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Korea intent on joining bid for Saudi nuclear reactors: ministry

The South Korean government on Thursday expressed its intention to join a bid to build nuclear power plants in Saudi Arabia, the world’s top oil exporter, which is seeking to adopt its first such commercial reactors.

The country is reportedly reaching out to potential bidders in France, China, Russia, Japan and Korea.

Paik Un-gyu, Korea’s minister of trade, industry and energy, expressed the intent to bid in the tender to Adel bin Muhammad Fakeih, the Saudi Arabian minister of economy and planning, ahead of a Korean-Saudi Arabian business forum called “Vision 2030” held in Seoul on Thursday.

If Korea manages to clinch the deal, which is estimated to be worth at least $20 billion, Saudi Arabia will become the second Gulf nation with nuclear power generators built on Korean technology, following the United Arab Emirates. 

South Korean Energy Minister Paik Un-gyu (left) and Saudi Arabian Economy Minister Adel bin Muhammad Fakeih (fourth from left) pose at a Korean-Saudi Arabian business forum held in Seoul Thursday. (Yonhap)
South Korean Energy Minister Paik Un-gyu (left) and Saudi Arabian Economy Minister Adel bin Muhammad Fakeih (fourth from left) pose at a Korean-Saudi Arabian business forum held in Seoul Thursday. (Yonhap)
Paik said Korea’s nuclear power plant builders, including the state-run Korea Electric Power Corporation, are able to capitalize on their four decades of experience to build and operate nuclear power plants at home and abroad.

He also stressed that Korea is the only nation among potential bidders that has understanding of the atomic power plant business in the Middle East.

Paik told Fakeih that Korea is willing to cooperate with Saudi Arabia to set up nuclear power infrastructure by nurturing specialists and helping Saudi Arabia craft pertaining regulations. During the talks, Fakeih offered to share with Korea the schedule to launch its tender process and develop regulations, according to the ministry.

The move by the ministry came amid concerns the nation’s nuclear power phase-out policy might pose a hurdle to its aim to build reactors overseas.

The phase-out policy is one of President Moon Jae-in’s election pledges, leading to the state’s announcement Tuesday to decrease the number of such power reactors from the current 24 to 14 by 2038, following the decision to shut down Korea’s oldest nuclear plant in June.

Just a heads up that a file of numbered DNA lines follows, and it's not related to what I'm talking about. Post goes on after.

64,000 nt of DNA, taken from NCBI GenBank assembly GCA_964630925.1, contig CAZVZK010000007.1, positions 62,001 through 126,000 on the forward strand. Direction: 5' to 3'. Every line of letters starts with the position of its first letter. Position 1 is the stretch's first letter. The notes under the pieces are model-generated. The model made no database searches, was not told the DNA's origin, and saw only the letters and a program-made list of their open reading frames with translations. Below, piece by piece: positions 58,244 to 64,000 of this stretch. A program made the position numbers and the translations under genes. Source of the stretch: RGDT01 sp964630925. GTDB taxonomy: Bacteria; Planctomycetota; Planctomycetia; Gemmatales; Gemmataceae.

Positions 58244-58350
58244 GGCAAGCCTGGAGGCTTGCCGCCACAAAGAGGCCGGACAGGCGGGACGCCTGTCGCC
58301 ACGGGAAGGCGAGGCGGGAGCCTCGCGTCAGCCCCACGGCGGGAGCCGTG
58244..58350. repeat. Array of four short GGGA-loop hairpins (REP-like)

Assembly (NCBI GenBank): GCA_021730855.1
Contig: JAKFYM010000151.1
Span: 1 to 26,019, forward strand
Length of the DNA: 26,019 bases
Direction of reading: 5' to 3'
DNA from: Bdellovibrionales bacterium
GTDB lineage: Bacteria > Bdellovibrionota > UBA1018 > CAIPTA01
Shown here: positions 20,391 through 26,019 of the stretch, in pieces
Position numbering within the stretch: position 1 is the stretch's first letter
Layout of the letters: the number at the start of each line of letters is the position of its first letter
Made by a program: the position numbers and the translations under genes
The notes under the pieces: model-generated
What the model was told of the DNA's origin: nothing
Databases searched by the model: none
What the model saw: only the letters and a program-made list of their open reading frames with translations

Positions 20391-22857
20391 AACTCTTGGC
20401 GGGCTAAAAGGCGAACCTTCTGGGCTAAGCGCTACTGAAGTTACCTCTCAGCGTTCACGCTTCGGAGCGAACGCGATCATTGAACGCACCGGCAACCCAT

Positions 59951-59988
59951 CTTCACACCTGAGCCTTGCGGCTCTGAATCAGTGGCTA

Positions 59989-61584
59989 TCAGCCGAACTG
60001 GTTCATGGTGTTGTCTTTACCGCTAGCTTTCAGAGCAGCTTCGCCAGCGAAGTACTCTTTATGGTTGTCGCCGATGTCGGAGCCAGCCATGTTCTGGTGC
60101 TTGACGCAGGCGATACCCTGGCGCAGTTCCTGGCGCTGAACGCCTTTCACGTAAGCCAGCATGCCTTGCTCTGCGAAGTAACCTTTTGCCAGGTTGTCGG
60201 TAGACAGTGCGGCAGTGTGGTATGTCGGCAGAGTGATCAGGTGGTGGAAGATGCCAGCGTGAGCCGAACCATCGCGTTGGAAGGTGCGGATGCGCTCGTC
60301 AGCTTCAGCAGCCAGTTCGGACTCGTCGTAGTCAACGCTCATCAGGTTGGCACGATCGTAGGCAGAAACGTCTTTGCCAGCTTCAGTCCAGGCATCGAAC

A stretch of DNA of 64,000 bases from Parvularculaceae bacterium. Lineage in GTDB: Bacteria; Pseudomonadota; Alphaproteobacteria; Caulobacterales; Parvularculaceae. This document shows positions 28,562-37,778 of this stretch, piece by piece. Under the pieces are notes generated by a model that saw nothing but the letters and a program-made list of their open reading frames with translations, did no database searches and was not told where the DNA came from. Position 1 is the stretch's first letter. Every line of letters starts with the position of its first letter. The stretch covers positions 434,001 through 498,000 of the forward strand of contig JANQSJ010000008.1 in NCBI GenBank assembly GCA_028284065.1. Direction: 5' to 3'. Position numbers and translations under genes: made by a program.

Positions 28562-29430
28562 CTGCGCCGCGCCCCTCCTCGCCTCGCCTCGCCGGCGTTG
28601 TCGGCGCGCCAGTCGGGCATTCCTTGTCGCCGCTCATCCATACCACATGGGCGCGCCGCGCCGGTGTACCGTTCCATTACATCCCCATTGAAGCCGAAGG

The government had also suspended the construction of two reactors and put their fate in the hands of a state commission, whose survey of a 471-member citizens jury on Oct. 20 decided in favor of restarting the construction. 

Nuclear reactors Shin Kori 5 and Shin Kori 6 under construction. (Yonhap)
Nuclear reactors Shin Kori 5 and Shin Kori 6 under construction. (Yonhap)
Moon in June unveiled plans to scale up nonnuclear renewable energy power generation to 20 percent by 2030, from roughly 5 percent as of June. 

Saudi Arabia is reportedly expected to launch a nuclear power tender for two reactors with a combined electricity generating capacity of 2.8 gigawatts as early as October, but the announcement has yet to be made public by the King Abdullah City for Atomic and Renewable Energy, the government agency in charge.

Last month, Hashim bin Abdullah Yamani, president of KACARE, said the country has worked with South Korean partners to build reactors that run in remote areas without links to power grids, in an annual conference of the International Atomic Energy Agency held in Vienna.

Saudi Arabia’s latest move to diversify energy supply is part of its renewable energy drive with a goal to build 17.6 gigawatts of nuclear power capacity by 2032, which stemmed from the nation’s reform program Vision 2030.

In 2009, Korea won a $40 billion deal with the UAE to establish firms to fund and operate four reactors there, which are now under construction. The consortium, which includes Kepco, aims to have its first nuclear reactor go online next year.

Korea has gained the upper edge against rivals both in regards to nuclear reactor technology and the history of business cooperation, local experts noted.

“(Korean electricity providers) have proved their capability to build and operate nuclear reactors on desert,” Joo Han-gyu, nuclear engineering professor at Seoul National University, told The Korea Herald.

He added Korea is home to technologies to build system-integrated modular advanced reactors (SMART), a type of small modular reactors that allow less on-site construction and offer enhanced nuclear safety features. The Korea Atomic Energy Research Institute, developer of SMART, signed a memorandum of understanding with KACARE in 2015 to build two modular reactors.

By Son Ji-hyoung 
(consnow@heraldcorp.com)
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